The future of Wayne Rooney at Manchester United remains unclear. Prior to Sir Alex Ferguson's departure the exiting manager confirmed that Rooney had handed in a transfer request at the end of last season and many were unsure whether the appointment of David Moyes, a man the striker left behind at Everton early in his career, would improve or exacerbate matters.
While uncertainty still lingers over Rooney's frame of mind it's been no surprise to see a number of Europe's top clubs take an interest in the situation, with the likes of Arsenal and Chelsea, as well as Real Madrid and PSG from further afield, all rumoured to be circling.
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In this piece WhoScored attempt to gauge which of those sides needs a player like Rooney the most, though none would be reluctant to acquire a player of the Englishman's quality.
It's fair to say that last season wasn't the 27-year-old's best in a United shirt, though it did follow a familiar pattern in term's of the forward's league statistics over the past five seasons. The fact that Rooney scored fewer goals (12), but proved to be more of a creative force, with 10 assists, was as much to do with the arrival of Robin van Persie than it was his own form.
The former Everton man has had to adapt, or been forced to do so, due to the comings and goings at United in recent seasons, switching between the role as an out-and-out forward and more of a withdrawn second striker. Last season he was deployed in an attacking midfield role, having been the focal point of United's attack, scoring 27 goals, the season before.
In the 2008-09 season he scored just 12 league goals before going on to net 26 in the following campaign. In 2010-11 his goal tally dropped once again, to 11, but he picked up a much-improved 11 assists from the three in the previous season. Last season, despite striking 27 times, he picked up just four assists, so if the pattern were to continue, it could be predicted that Rooney is in line for another high-scoring campaign ahead.
The fact is, however, that the player has played deeper and deeper over the last season, and many see him moving back toward the midfield with age. In that case, his suitability to a number of his apparent aforementioned suitors is thrown into doubt.
Chelsea have a glut of attacking midfielders but lack the cutting edge. Whether a player of Rooney's style would fit that role at the Bridge is doubtful, and he would be unlikely to displace fans' favourite Juan Mata in behind the striker - whoever that may be.
It's a similar case at Arsenal. The Gunners' star man Santi Cazorla is no doubt best stationed in the number 10 role, despite being a more than capable interior winger on either flank. Although Theo Walcott might as well stamp the word "striker" on his head, having insisted that is his best position, it seems Arsene Wenger is still on the lookout for a number nine, with Gonzalo Higuain strongly linked. Again, it's unclear whether Rooney could fill that role, despite obviously having the technique to fit in with Arsenal's playing style.
The link that seems to make the least sense is perhaps one to Real Madrid, however. The Spanish giants have recently completed the signing of Isco and it's already been questioned whether Ancelotti can field another player between midfield and attack with Mesut Ozil already in place. The potential addition of Rooney, then, may only leave the Italian with the choice of who to leave out rather than how to fit them all in.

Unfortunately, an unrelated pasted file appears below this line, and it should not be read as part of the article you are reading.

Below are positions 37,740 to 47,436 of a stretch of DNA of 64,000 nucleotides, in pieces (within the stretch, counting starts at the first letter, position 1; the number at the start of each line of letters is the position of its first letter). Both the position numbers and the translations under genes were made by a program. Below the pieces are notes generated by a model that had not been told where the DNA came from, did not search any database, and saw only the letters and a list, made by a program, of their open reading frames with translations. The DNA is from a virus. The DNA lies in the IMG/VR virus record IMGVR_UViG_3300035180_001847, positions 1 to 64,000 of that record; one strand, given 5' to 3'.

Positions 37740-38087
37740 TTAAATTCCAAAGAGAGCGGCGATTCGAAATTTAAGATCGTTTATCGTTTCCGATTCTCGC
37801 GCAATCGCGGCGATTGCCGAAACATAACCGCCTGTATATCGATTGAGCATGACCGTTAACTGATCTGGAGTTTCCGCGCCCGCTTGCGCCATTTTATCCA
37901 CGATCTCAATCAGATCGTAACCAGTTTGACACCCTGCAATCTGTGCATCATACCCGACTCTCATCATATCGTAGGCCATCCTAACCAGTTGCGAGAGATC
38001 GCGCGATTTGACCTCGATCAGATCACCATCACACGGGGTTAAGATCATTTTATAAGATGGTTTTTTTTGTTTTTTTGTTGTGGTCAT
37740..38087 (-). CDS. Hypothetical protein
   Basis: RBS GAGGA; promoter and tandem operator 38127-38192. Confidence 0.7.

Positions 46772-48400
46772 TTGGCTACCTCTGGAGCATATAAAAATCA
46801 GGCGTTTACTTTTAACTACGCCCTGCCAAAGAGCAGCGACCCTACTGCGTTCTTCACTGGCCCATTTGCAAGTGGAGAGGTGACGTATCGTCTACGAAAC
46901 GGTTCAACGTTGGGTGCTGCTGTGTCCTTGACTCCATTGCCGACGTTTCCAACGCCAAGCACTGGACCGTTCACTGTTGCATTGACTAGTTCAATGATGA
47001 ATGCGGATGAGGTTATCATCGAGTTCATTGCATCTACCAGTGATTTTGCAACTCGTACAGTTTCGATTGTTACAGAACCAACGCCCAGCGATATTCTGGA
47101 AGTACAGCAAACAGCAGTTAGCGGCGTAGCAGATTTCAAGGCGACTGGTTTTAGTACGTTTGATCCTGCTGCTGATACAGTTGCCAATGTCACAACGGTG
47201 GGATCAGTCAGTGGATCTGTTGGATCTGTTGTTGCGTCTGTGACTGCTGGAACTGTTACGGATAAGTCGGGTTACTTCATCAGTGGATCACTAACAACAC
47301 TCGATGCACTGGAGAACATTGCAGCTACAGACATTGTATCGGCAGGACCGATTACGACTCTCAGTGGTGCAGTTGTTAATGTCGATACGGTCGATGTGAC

Despite their hot pursuit of striker Edinson Cavani, it is perhaps Paris Saint-Germain who could use the variety that Rooney offers to the best effect.
As well as ending the season as the top scorer by an incredible distance, Zlatan Ibrahimovic also led the team in terms of assists, with eight, and it's clear how much the Ligue 1 champions relied on the Swede last season.
Playing in either a 4-2-2-2 or 4-2-3-1 formation, the Parisian moneybags lacked a true creative force in advanced areas, with Javier Pastore picking up a decent seven assists but from just 1.1 key passes per game. Rooney's 10 assists came from significantly more chances created per game (1.8), and although PSG forked out big bucks to bring the likes of Pastore and Ezequiel Lavezzi to the Parc des Princes, it's fair to say they haven't really lived up to their price tags.
Rooney, on the other hand, has the capability to play both alongside Ibrahimovic, representing a frightening prospect to Ligue 1 defences, or in behind the big man, linking up play and picking out passes as he does so often at Old Trafford.
The England international trumps the likes of Lucas Moura (36.7), Jeremy Menez (30.7) and Lavezzi (31.7) for passes per game, with 45.8. While that figure is just shy of Pastore (49.8), Rooney played further forward, with 77% of his passes coming in the final third compared to 73% of the Argentine's.
Even so, the United man still had a markedly superior pass accuracy overall (82.9% to 77.2%). In addition, he also offers a greater range of passing than the current crop Laurent Blanc is set to inherit, completing far more long balls per game (3.7) than his competitors here.
Whether the former Red Devils defender's connections with the club would help in negotiating a deal is questionable, particularly given that the manager who brought the Frenchman to Manchester has since left, but a move across the channel could suit all parties involved.
United wouldn't be losing a top player to a domestic rival and PSG would show clear intent that they are up for the battle with the mega stars making the move to Monaco.
Crucially, Rooney's goal record would surely rise in France's top flight, and he may be the man to take some of the burden off the considerable shoulders of Ibrahimovic.
All statistics courtesy of WhoScored.com, where you can find yet more stats, including live in-game data and unique player and team ratings.